Galician writer and journalist trained in Argentina. He met Federico García Lorca in 1933, through their common friend Ernesto Guerra da Cal. He was his friend and editor of one of the last books published during his lifetime, Six Galician Poems.
At a very young age he began working as a journalist for Galician newspapers such as El diario de Orense. He emigrated to Buenos Aires in 1919, although he always missed his native Galicia and dreamed of returning to it. In Buenos Aires he met numerous writers, among them Alfonso Reyes, Jorge Luis Borges and Horacio Quiroga. In 1926, he had begun to collaborate in La Nación, one of the most influential newspapers in Latin America, which published articles by Spanish writers and those related to current affairs and literature in Spain. In 1927, he also began his literary career with titles such as The Neonates or Galician Ballads (1928). At the end of that year he returned to Spain as an envoy for La Nación to write about Galicia. It was then that he met Federico.
Federico dedicated the first reading of Doña Rosita the Spinster to him. Fond of photography, he left an impressive photographic report of Federico and his family in the San Vicente Farmhouse.
In the summer of 1935, specifically from June 21 to July 19, he was a guest of the García Lorca family for the second time. Federico dedicated the first reading of Doña Rosita the Spinster to him. Eduardo, fond of photography, left an impressive photographic reportage of Federico and his family in the San Vicente Farmhouse consisting of 16 snapshots that constitute the only work done with the Lorca’s in the summer house in Granada. The images remained mostly unpublished until 1952. Blanco, who had been living as a refugee again in Argentina since the Civil War, refused to sign the images in Spain until 1959 in the magazine Ínsula. Earlier, in 1954, they were reproduced unsigned in the first edition of Arturo del Hoyo’s Complete Works.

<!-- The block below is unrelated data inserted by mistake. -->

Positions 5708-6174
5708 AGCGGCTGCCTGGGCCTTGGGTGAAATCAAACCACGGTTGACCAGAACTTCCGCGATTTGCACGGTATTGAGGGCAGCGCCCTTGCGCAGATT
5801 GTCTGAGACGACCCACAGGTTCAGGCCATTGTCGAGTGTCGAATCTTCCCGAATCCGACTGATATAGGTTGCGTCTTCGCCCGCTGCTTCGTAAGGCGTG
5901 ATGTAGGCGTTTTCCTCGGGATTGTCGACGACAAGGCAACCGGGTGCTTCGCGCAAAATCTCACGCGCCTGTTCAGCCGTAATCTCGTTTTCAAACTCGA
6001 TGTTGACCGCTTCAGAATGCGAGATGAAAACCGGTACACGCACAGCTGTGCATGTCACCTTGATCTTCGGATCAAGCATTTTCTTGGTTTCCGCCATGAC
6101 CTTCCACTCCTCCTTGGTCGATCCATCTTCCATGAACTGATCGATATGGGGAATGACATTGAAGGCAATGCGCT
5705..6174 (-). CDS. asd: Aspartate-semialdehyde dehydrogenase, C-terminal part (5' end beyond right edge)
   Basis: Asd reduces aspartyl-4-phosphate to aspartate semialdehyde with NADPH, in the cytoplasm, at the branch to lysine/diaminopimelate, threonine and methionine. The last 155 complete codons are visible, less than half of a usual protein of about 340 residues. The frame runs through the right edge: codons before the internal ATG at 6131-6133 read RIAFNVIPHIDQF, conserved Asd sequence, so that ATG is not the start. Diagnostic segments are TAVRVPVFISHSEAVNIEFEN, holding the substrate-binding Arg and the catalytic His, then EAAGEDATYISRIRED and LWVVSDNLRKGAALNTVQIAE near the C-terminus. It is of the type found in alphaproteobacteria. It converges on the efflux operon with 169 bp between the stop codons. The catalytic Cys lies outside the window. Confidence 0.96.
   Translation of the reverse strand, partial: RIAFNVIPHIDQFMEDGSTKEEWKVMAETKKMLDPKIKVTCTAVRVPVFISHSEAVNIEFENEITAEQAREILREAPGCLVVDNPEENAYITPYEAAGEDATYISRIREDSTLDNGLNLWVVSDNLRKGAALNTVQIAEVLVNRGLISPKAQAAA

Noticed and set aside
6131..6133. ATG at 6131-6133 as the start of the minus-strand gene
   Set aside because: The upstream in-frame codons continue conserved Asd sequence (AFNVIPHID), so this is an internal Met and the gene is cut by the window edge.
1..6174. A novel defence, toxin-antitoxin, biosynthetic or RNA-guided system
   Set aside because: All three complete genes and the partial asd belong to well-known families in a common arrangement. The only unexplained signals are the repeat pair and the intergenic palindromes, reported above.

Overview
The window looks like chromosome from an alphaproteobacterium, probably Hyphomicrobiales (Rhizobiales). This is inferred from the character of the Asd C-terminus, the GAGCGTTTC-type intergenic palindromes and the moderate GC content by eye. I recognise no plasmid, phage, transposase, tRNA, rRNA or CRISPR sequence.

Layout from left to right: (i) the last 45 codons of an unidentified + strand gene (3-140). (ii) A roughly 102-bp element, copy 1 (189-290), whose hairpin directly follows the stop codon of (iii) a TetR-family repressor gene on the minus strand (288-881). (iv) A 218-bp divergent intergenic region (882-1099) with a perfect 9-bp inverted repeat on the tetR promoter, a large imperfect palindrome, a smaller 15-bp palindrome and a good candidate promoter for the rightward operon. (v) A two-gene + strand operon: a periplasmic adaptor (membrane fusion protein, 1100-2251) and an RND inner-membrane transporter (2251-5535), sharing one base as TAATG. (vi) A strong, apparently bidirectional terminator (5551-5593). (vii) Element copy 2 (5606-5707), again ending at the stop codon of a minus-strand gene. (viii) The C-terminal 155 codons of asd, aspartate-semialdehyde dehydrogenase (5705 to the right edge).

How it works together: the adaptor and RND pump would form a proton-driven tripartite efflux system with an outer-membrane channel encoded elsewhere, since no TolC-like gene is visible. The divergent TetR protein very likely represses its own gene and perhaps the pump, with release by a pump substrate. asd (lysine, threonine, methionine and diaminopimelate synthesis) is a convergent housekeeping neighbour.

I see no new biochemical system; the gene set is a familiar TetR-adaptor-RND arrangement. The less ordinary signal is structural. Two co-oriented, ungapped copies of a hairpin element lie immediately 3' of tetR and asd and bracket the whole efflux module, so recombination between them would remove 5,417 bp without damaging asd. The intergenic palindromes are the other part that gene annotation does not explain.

On December 27, 1935 in Santiago de Compostela, the printing of Six Galician Poems was completed under Eduardo’s care. In the prolog, Blanco-Amor does not mention Ernesto Guerra da Cal, who undoubtedly helped Federico with the writing of the poems in Galician. He went so far as to delete the dedication of Shop Boy’s Song and Federico’s epilogue where he gave details about the composition of the poems. This surely clouded the friendship between the two.
After the outbreak of the Civil War, he defended the Republican cause from Buenos Aires. He continued to publish works in Spanish and Galician.
In 1959, in Buenos Aires, he published a tremendist novel fundamental for Galician narrative, A Esmorga. Throughout his life he directed several literary magazines and a dramatic group, the Galician Populat Theater. He returned to Spain in 1965. He wrote a lot, although without much success in Spain itself.
He died in Vigo in 1979.